‘…surely most if not all of his categories are still recognizable as relevant to the interpretation of the empirical world; and the increased flexibility of logic means that it should be easier to find logical foundations for such categories, avoiding those of Kant’s derivation that appear strained. Moreover, some of the most important of his derivations, e.g., those of substance and causality, do not appear strained at all.’ (pp.147-148)
He begins with more sleight of hand through the inexact use of the term “reality”. Kant indeed claims that without the categories we could not construct a coherent representation of the world, and in fact we can conceive of the world in no other way. This constitutes objective reality. That does not imply that the world we represent has any knowable reality outside our objective representation, but merely that within that objective realm our thoughts can be seen as knowledge. There is no basis at all for Craig’s implication that it has any validity for things-in-themselves. Craig again resorts to obfuscation and distortion, and adds facile dismissal by claiming Kant obsolete — an odd objection from a man who makes a living peddling an obsolete primitive worldview and long abandoned Medieval metaphysics.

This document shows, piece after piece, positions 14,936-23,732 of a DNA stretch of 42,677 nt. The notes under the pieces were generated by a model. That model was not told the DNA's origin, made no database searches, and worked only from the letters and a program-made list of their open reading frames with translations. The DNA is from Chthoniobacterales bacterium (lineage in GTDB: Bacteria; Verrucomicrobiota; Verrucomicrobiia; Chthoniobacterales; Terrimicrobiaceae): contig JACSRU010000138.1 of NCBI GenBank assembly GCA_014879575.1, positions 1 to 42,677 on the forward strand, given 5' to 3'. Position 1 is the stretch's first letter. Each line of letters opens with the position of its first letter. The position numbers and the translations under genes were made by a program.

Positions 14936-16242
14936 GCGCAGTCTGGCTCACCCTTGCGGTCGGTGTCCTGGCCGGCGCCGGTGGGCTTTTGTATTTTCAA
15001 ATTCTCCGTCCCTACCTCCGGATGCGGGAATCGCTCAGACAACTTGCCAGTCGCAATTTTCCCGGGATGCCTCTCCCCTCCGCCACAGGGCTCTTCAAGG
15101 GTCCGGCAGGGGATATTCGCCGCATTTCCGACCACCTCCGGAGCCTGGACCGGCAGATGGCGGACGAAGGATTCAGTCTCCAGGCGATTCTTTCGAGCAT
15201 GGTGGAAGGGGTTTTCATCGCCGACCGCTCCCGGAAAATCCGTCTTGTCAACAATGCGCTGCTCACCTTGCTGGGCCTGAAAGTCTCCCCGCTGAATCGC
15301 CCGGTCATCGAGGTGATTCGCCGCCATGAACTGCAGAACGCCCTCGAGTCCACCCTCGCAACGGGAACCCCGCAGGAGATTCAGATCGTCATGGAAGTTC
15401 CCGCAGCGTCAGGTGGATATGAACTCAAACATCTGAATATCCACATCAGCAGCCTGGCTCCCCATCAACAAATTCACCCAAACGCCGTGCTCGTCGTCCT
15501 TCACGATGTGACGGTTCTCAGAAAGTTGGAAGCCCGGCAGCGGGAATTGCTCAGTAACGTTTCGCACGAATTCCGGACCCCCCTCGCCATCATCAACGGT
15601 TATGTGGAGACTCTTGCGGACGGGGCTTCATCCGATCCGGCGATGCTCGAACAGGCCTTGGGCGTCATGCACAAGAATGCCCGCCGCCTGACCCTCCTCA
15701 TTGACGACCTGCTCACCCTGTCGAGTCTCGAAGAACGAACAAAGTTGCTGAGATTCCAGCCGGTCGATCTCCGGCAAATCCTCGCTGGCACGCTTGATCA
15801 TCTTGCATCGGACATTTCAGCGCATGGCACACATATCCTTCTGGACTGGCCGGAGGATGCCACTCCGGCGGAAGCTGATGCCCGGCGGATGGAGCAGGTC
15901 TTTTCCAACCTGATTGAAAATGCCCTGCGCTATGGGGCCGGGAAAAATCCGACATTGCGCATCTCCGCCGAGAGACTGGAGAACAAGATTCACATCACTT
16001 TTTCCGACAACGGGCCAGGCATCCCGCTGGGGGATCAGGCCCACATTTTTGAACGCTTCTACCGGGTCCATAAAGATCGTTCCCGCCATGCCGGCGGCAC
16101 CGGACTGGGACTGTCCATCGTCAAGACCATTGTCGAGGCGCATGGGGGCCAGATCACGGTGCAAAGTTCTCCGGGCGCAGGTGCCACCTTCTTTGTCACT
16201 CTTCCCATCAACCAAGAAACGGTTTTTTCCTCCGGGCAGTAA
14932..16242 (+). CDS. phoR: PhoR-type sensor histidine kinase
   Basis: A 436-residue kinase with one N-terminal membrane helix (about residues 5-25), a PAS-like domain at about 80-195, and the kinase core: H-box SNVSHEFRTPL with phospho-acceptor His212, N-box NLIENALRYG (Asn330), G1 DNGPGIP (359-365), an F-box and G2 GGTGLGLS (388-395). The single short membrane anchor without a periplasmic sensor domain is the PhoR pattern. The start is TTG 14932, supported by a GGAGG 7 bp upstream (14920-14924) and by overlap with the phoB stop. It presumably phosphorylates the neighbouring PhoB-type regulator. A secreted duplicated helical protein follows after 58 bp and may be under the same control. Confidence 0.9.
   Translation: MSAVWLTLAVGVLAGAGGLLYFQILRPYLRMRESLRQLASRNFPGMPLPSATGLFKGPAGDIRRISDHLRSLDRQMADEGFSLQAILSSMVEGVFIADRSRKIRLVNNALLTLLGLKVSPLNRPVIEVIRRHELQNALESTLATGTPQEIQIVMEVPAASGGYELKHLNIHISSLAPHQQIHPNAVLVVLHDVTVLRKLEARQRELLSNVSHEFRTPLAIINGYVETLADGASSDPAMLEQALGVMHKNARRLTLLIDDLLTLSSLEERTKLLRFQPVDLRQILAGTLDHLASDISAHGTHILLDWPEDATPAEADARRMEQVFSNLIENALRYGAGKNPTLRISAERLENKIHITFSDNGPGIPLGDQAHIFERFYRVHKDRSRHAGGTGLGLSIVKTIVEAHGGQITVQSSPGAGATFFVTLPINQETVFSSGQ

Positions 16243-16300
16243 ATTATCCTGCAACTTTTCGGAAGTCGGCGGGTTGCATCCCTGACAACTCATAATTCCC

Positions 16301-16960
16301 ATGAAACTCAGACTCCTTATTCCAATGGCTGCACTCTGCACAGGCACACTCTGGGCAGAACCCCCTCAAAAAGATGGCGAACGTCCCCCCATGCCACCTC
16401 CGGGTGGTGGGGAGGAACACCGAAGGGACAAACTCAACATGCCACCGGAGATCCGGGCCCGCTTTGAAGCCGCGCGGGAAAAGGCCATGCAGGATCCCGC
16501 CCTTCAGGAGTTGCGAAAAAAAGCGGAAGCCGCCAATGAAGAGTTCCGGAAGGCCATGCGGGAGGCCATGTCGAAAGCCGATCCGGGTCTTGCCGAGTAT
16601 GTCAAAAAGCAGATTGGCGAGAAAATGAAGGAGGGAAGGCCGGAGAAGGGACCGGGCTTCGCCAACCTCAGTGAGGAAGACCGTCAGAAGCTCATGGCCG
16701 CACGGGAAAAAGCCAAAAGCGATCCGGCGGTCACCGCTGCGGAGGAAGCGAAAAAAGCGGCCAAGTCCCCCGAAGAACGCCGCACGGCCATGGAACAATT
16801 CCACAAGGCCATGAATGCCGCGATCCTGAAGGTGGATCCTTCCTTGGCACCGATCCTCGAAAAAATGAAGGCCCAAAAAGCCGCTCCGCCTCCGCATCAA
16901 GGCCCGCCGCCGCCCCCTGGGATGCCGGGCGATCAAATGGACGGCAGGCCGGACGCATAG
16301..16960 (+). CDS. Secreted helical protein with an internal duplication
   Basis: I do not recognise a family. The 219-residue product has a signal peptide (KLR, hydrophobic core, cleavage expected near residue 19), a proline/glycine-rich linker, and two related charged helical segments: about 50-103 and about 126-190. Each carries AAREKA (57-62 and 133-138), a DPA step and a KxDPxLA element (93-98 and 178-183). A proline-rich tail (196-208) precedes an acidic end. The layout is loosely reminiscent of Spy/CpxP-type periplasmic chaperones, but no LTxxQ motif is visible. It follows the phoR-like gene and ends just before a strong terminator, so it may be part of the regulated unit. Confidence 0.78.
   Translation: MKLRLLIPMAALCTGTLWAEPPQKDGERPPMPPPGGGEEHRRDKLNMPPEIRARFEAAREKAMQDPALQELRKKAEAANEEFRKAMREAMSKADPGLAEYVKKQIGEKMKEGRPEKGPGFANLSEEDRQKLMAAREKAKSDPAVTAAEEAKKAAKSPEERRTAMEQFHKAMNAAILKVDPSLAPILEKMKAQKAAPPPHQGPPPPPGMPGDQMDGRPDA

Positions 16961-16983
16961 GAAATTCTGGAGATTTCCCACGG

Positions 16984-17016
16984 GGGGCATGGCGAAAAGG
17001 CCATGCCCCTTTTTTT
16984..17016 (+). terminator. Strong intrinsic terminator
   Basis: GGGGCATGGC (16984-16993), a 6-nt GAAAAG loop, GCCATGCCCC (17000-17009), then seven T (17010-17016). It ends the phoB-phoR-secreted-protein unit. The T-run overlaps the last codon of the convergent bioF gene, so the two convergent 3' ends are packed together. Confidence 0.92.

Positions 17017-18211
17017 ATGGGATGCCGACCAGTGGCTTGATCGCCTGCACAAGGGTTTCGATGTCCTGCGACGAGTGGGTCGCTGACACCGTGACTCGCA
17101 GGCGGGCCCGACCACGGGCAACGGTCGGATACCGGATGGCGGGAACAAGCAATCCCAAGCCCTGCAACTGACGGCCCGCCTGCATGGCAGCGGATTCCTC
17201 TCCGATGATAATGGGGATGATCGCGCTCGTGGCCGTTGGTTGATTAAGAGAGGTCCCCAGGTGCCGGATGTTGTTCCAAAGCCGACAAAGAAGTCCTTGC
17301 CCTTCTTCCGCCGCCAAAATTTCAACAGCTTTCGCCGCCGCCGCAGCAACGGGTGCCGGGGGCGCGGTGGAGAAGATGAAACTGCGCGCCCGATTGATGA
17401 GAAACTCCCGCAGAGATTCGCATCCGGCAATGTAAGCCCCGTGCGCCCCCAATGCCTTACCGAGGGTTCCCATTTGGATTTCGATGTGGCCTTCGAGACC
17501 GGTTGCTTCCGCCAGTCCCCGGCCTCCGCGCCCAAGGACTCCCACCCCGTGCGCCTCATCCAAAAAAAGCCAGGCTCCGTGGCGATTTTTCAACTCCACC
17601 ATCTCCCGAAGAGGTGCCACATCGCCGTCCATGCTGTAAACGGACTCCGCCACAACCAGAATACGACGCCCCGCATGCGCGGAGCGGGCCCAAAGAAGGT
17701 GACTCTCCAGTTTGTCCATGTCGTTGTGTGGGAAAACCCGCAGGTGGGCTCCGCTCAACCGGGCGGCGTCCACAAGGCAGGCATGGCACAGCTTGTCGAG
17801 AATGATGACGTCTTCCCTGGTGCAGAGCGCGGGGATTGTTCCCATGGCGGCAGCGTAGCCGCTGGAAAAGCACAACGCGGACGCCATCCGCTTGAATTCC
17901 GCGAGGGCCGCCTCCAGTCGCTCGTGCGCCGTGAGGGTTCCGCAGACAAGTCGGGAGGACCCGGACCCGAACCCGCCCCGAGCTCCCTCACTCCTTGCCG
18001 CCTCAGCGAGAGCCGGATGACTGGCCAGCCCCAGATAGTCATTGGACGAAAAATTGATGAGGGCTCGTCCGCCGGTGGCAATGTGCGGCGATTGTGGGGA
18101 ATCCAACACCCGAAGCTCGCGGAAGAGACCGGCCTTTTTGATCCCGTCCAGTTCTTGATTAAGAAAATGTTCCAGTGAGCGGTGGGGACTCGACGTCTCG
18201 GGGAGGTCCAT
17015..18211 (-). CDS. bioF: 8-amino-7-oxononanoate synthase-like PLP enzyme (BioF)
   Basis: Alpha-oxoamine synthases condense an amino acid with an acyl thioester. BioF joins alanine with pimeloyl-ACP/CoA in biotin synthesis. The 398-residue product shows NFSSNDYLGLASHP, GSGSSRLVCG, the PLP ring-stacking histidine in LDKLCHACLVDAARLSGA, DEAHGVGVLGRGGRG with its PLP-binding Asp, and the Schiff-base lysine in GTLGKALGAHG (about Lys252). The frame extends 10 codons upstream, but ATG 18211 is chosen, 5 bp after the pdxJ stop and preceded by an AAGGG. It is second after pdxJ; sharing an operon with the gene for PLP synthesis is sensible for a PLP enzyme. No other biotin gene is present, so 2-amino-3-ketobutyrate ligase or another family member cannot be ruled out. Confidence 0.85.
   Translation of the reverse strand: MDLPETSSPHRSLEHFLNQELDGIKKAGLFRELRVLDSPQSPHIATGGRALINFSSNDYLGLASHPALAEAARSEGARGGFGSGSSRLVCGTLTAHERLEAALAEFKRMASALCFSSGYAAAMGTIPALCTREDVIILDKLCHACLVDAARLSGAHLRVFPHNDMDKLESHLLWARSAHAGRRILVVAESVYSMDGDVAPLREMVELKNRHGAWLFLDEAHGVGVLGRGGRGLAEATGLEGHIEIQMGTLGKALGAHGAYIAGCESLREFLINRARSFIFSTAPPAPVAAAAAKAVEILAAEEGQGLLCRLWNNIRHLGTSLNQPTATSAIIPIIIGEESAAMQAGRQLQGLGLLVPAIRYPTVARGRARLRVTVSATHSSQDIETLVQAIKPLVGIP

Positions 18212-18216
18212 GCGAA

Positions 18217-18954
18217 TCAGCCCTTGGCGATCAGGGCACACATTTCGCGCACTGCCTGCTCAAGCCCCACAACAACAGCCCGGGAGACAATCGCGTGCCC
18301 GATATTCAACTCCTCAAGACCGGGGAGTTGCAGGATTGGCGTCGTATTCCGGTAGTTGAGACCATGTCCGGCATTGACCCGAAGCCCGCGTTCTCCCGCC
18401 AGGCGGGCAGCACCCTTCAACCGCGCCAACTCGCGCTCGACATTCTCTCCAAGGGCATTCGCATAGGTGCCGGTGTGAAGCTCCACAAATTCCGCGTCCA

And now we move to Craig’s conclusion:
These two arguments suggest possible ways of defending the principle that everything that begins to exist has a cause of its existence. But probably most people do not really need convincing. In summary, we have concluded that (1) it is intuitively obvious that anything that begins to exist, especially the entire universe, must have a cause of its existence; (2) Hume’s attempt to show the universe could have sprung uncaused out of nothing fails to show this to be a real possibility, and (3) the causal principle could be more elaborately defended in two ways. Therefore, we conclude our first premises: everything that begins to exist has a cause of its existence.